It was a day for celebration on April 1 with two programs held to recognize the Our Time Has Come Program and the achievements of its Scholars and Leaders.
In the afternoon, the Our Time Has Come Program Ceremony was held at Dineen Hall to acknowledge the participation and academic achievement of the program’s current 89 Scholars and 33 Leaders. Six students received Academic Achievement Awards for GPAs of 3.9 or above: Bryan Crowe Jr ’23, Morgan Marshall ’25, Nadia Nelson ’23, Julia Peterkins ’23, Sofia Rodriguez ’24 and Imani Williams ’24.
For the first time, an award was bestowed to an alumnus in recognition of outstanding mentorship. Rob Edwards ’85 received the inaugural OTHC Mentor Award for going above and beyond in his role to support and guide students. Edwards, a SUMA Advisory Council Member, is a veteran screenwriter and producer for film and television and is president of We Happy Few, Inc.
“He’s always there to field my questions and assure me. He tells me to pick a path and run with it and has pushed me to work harder here in school and take advantage of my opportunities,” says mentee Kiana Papin’22, who presented the award along with Cameron Joy Gray ’22, recently named a University Scholar, Syracuse University’s highest undergraduate honor.
“When I was at Syracuse, my parents made me promise that if my crazy Hollywood dreams ever came true, that I would reach back and help others manage the roiling waters of Hollywood. So, it was a blessing when OTHC came to me with amazing young men and women who are intelligent, focused, fun to talk to and sponges for knowledge and experience,” said Edwards in a video message.
Keynote speaker Ron Gillyard spoke to students about overcoming obstacles to achieve success and shared his own path. Gillyard, a Harvard graduate with a degree in finance, is partner and chief growth officer of Quantasy + Associates, a marketing/advertising firm whose clients include Spotify, Steve Harvey, Kevin Hart/Laugh Out Loud, the U.S. Census, Target and Honda Motors. He previously worked in the music and entertainment industry and held positions as vice president at Motown Records and general manager of Bad Boy Entertainment.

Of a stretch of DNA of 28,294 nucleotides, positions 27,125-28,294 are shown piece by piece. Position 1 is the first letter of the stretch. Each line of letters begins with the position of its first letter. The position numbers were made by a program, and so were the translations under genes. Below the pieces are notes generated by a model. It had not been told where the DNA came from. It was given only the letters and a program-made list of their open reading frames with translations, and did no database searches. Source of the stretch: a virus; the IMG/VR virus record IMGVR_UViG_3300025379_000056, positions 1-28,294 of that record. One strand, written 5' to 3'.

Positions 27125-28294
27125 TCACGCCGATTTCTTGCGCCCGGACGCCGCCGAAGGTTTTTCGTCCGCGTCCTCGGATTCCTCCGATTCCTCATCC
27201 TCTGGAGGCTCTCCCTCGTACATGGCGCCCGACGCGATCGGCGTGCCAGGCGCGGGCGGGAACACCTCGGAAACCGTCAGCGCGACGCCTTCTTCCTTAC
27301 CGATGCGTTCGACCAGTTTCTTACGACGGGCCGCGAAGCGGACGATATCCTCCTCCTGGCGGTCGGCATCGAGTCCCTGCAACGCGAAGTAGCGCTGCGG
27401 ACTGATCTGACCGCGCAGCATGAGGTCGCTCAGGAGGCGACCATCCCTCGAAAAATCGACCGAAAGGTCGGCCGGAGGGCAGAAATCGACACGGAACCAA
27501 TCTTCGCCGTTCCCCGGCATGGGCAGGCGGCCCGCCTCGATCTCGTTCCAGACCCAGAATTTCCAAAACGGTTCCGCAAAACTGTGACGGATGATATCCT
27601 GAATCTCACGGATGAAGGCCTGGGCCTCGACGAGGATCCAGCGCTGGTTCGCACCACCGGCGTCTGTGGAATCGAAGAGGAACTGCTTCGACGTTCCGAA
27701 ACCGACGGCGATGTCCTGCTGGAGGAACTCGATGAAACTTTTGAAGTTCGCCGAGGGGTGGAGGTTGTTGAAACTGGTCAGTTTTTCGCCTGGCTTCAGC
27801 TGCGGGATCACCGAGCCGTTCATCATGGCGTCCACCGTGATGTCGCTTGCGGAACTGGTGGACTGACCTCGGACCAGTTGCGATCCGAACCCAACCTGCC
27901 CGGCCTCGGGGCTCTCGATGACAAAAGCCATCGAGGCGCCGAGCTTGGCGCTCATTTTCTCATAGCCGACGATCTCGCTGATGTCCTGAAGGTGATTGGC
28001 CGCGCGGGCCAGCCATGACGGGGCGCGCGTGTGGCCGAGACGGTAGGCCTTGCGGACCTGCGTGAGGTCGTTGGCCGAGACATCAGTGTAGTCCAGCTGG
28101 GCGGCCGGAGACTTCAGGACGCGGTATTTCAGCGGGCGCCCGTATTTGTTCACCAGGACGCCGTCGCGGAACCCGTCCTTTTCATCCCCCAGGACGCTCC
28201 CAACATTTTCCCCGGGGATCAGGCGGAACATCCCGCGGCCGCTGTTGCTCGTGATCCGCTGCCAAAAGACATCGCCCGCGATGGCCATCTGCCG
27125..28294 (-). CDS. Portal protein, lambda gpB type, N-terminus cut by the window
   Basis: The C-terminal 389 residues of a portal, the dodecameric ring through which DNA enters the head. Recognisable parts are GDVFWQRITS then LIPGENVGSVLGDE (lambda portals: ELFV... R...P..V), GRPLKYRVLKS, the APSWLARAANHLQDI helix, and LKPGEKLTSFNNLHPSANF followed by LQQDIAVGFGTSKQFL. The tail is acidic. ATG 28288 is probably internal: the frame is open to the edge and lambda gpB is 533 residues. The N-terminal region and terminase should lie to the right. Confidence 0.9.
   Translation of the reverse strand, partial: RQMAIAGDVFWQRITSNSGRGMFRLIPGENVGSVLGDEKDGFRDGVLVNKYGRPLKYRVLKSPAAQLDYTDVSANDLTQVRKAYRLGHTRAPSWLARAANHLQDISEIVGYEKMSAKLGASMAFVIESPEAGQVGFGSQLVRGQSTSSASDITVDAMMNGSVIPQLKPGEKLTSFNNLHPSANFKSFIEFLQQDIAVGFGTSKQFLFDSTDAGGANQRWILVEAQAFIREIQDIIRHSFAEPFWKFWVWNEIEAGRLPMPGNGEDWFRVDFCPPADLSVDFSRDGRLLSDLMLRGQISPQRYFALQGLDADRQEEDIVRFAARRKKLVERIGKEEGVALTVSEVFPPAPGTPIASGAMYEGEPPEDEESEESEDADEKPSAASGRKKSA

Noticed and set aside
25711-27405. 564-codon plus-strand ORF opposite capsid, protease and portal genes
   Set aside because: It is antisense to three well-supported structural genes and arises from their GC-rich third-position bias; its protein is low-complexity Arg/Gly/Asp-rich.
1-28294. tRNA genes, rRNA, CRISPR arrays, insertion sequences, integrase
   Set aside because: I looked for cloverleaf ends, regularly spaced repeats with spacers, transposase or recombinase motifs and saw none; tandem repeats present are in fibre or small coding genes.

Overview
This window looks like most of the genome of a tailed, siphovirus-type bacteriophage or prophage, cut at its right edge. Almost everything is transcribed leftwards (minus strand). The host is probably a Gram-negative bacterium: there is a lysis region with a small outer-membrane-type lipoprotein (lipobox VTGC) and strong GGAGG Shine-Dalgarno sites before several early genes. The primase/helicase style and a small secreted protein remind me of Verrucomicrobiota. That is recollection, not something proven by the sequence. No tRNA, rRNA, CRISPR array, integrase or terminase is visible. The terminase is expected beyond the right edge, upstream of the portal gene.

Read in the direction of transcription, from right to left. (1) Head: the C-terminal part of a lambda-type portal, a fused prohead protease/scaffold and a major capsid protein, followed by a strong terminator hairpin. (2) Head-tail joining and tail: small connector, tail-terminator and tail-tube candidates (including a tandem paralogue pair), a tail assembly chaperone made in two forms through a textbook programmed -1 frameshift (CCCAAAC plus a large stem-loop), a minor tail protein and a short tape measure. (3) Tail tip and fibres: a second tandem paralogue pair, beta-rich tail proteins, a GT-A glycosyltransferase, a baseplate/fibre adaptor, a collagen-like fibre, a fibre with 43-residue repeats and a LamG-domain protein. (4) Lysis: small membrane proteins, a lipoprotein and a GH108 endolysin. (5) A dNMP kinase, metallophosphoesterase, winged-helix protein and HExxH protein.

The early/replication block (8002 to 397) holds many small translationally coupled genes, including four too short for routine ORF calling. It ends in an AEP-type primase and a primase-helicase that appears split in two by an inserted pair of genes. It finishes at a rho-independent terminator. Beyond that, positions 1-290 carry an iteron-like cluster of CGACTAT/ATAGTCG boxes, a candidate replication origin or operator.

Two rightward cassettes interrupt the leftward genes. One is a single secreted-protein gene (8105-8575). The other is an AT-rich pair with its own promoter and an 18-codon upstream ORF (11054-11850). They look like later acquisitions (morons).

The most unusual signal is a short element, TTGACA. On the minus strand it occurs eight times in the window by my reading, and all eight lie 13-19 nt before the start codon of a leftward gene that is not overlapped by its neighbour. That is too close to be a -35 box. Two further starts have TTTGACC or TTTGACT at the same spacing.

The program closed with an inspirational giving message from Tara Brown Favors ’95, chief human resources officer for Mutual of America, and a member of the SUMA Advisory Council and OTHC Mentor. Favors personal philanthropy includes a major gift to 119 Euclid Ave. and the lead gift to establish the OTHC Kevin Richardson Scholarship.
Seniors had been encouraged to support the Class of 2022 giving initiative, Class Act, which will support OTHC, among several campus programs. Those who donated were presented with an OTHC donor pin and a special cord to wear at Commencement.
Later that evening, the 33 graduating seniors were honored at the OTHC Class of 2022 Ceremony and Reception at The Chancellor’s House.
“Once again, the OTHC cohort has made us proud through their academic excellence and campus leadership,” said Rachel Vassel ’91, G’21, associate vice president of multicultural advancement.
The keynote address was given by former OTHC Scholar Anwar Nasir ’06, executive director of the Louisiana Philharmonic. A former professional dancer, he earned a degree in communication and rhetorical studies from the School of Visual and Performing Arts. Anwar shared his journey in carving out a career in arts management—he is only the second African American to lead a major American orchestra—and advised students to be creative in charting their own paths.
“There will be times when you leave this campus that you won’t have the answers or there won’t be a logical next step,” he said. “There will be people who don’t have the vision that you do. . . . Your job will be to continue to forge a path forward to see possibilities in the impossible. Your achievements will be defined by your ability to take a blank canvas and create new opportunities for yourself and those around you.”
Three seniors, Dakota C. Chambers ’22, Cameron Joy Gray ’22 and Nathena Murray ’22, were recognized with Academic Achievement Awards for maintaining GPAs of 3.9 or above.
Chambers and Murray both offered remarks at the event.
Chambers, who was named an OTHC Scholar her first semester at Syracuse, called the experience a “full circle moment” and credited the program for helping relieve financial stress and to believe in herself and find her confidence as a Syracuse student.
“OTHC was instrumental in helping me find others who looked like me and understood my experience and facilitated the ability to connect with them,” said Chambers. “Through our leadership sessions, community meetings, and alumni events . . . I was able to get what I’d been looking for since I first stepped on this campus: a support system that has helped to make this sometimes-dreary city a home away from home.”
Murray recalled her difficult first year at Syracuse and thoughts of transferring. But when she became an OTHC Scholar as a sophomore, things changed.
“Acceptance into this program has switched my whole perspective of SU. It has made me more appreciative of my time here,” she said. “OTHC provided me with opportunities that I didn’t know existed. Through our community meetings and monthly leadership, I’ve grown to be fearless. As members, we are reminded to constantly strive for greatness because there are people who have come before us who see our potential, but there are also people coming behind us who will look to us for guidance.”